Skip to main content

I was saddened to learn this week that a patient under my care had died.  A man in his 50s who worked hard on his feet all day in the food service industry, he was afraid of losing his job if he came to the doctor.  He missed countless appointments.  The last time I saw him, he had been having chest pain for a month that turned out to be a blocked artery in his heart, but he had delayed coming in because he couldn’t take a day off from work.  Being on his feet all day at work had led to diabetic foot ulcers and one of these became infected – this is what ultimately took him from us.  He was another victim of a system that doesn’t provide time off from work to seek health care.

As we see the rights of workers across the country under siege, it’s important to remember that benefits like health insurance and paid sick days are not luxuries.  For workers to be healthy, they need to earn a decent wage, have affordable, quality, health insurance, and be able to see a health care provider when the need arises.  That is why here in New York City, we are fighting for mandatory paid sick days for all employees (9 days per year for big business, 5 for small business).  When a similar policy was enacted in San Francisco, there was no adverse effect on businesses, and employees only took on average 3 sick days per year.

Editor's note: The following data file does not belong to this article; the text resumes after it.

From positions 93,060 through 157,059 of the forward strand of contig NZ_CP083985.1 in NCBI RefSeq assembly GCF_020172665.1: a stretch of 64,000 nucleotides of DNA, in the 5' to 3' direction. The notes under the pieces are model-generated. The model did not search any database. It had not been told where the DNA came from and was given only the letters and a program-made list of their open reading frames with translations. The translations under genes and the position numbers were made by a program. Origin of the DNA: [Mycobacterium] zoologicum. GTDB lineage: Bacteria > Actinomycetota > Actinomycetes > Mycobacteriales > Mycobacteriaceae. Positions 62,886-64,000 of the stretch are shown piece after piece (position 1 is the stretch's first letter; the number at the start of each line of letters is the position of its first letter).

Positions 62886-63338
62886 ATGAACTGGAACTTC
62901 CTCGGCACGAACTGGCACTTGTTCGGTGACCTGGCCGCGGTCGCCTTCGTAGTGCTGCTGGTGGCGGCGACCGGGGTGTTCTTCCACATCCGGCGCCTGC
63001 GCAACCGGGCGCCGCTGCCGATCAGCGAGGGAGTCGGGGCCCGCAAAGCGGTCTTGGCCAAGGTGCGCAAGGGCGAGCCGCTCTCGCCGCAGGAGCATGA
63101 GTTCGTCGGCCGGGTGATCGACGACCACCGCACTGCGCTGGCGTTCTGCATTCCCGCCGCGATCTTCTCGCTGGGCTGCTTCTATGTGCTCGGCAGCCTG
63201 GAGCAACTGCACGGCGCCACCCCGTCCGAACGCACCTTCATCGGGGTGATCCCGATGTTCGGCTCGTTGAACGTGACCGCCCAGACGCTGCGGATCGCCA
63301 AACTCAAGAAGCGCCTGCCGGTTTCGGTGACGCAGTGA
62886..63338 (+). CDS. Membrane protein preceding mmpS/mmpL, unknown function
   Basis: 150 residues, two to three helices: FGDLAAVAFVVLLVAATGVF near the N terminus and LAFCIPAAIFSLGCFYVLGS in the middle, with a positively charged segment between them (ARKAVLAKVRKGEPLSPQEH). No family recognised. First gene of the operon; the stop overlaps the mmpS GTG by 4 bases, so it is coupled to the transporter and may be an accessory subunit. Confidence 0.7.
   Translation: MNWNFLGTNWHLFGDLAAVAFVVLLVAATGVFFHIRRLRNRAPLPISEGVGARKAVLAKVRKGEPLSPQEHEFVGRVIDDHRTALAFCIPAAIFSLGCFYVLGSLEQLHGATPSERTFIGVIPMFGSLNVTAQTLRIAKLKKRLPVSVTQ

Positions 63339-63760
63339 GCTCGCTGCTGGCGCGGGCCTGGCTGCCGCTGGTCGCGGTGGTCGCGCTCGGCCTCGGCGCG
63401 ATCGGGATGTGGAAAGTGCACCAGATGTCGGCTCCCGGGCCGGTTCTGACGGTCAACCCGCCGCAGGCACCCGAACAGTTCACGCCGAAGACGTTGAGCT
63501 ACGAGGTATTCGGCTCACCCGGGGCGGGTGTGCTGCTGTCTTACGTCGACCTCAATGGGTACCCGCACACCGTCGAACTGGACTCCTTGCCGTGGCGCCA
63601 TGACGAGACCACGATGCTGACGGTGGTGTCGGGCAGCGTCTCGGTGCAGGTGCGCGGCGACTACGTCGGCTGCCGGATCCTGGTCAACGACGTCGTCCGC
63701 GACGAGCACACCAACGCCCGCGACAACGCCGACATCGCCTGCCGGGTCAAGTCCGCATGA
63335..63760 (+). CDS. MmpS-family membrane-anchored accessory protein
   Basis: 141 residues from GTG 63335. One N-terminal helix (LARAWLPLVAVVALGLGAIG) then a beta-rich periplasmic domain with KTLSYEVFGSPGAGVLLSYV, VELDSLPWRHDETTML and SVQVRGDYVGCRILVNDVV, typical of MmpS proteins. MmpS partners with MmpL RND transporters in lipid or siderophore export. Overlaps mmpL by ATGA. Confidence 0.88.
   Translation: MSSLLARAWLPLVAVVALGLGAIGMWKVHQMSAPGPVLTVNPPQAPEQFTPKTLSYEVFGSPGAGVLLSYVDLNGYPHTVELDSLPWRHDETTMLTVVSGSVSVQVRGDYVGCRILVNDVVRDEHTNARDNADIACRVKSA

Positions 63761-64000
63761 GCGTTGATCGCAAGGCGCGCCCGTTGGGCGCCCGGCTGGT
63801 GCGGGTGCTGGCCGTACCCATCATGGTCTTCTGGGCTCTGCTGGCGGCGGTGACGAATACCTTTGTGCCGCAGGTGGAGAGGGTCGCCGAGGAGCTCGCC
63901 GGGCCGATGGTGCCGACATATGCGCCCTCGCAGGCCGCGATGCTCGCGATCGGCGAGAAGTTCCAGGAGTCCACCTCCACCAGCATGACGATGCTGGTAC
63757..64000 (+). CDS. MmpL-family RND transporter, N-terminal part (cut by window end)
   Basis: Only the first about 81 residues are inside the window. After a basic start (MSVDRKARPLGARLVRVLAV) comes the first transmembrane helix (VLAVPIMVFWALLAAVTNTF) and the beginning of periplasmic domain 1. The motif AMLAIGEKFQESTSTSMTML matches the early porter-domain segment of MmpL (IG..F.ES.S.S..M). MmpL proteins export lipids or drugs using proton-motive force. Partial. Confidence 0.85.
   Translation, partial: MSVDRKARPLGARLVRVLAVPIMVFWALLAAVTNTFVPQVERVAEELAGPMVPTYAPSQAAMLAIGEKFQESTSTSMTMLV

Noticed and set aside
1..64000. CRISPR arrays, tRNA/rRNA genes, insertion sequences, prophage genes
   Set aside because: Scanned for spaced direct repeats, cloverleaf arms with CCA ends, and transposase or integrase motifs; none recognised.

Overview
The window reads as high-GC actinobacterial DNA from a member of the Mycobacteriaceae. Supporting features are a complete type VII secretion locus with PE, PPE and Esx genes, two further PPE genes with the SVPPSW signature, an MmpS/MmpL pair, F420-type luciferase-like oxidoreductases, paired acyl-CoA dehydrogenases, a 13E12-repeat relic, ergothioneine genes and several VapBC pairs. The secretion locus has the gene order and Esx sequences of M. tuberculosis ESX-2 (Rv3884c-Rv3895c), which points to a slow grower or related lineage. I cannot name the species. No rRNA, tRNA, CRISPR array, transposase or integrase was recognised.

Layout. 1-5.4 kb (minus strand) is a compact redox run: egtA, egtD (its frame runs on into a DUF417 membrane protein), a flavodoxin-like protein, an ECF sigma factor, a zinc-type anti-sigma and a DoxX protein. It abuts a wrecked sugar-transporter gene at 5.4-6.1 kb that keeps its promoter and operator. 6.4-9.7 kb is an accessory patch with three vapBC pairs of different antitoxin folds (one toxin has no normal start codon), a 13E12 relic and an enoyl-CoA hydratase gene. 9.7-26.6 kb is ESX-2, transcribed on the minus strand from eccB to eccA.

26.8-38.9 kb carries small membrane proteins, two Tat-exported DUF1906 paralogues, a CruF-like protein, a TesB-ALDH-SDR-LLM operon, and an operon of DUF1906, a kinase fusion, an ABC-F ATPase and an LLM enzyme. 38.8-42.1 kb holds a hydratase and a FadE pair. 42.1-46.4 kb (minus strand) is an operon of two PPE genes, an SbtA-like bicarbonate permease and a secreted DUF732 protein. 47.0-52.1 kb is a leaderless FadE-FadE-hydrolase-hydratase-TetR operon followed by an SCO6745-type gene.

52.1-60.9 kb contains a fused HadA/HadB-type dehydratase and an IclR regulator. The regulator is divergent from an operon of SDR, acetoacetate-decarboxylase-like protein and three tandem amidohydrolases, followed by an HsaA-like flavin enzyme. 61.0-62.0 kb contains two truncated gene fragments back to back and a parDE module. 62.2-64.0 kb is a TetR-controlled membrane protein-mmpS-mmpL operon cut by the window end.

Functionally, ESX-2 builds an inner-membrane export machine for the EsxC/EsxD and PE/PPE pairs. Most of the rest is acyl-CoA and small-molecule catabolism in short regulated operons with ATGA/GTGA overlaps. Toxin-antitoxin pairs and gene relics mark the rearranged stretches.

While some argue that we can’t afford this during an economic downturn, I argue that we can’t afford to see our patients dying because they cannot take a day off from work.  When my patients can’t come in to see me, they can end up permanently disabled, meaning they can no longer work to provide food, shelter, and health care for their families.  People forced to leave the workforce strain our already stretched safety net, and deprive the economy of much-needed consumer spending and tax revenue.  Paid sick days are vital to the health of our patients and the health of our economy.

Find more information here:

Cross posted with author permission from National Physicians Alliance

The views and opinions expressed in this post are those of the author(s) and do not necessarily reflect those of strongly encourages our readers to post comments in response to blog posts. We value diversity of opinions and perspectives. Our goals for this space are to be educational, thought-provoking, and respectful. So we actively moderate comments and we reserve the right to edit or remove comments that undermine these goals. Thanks!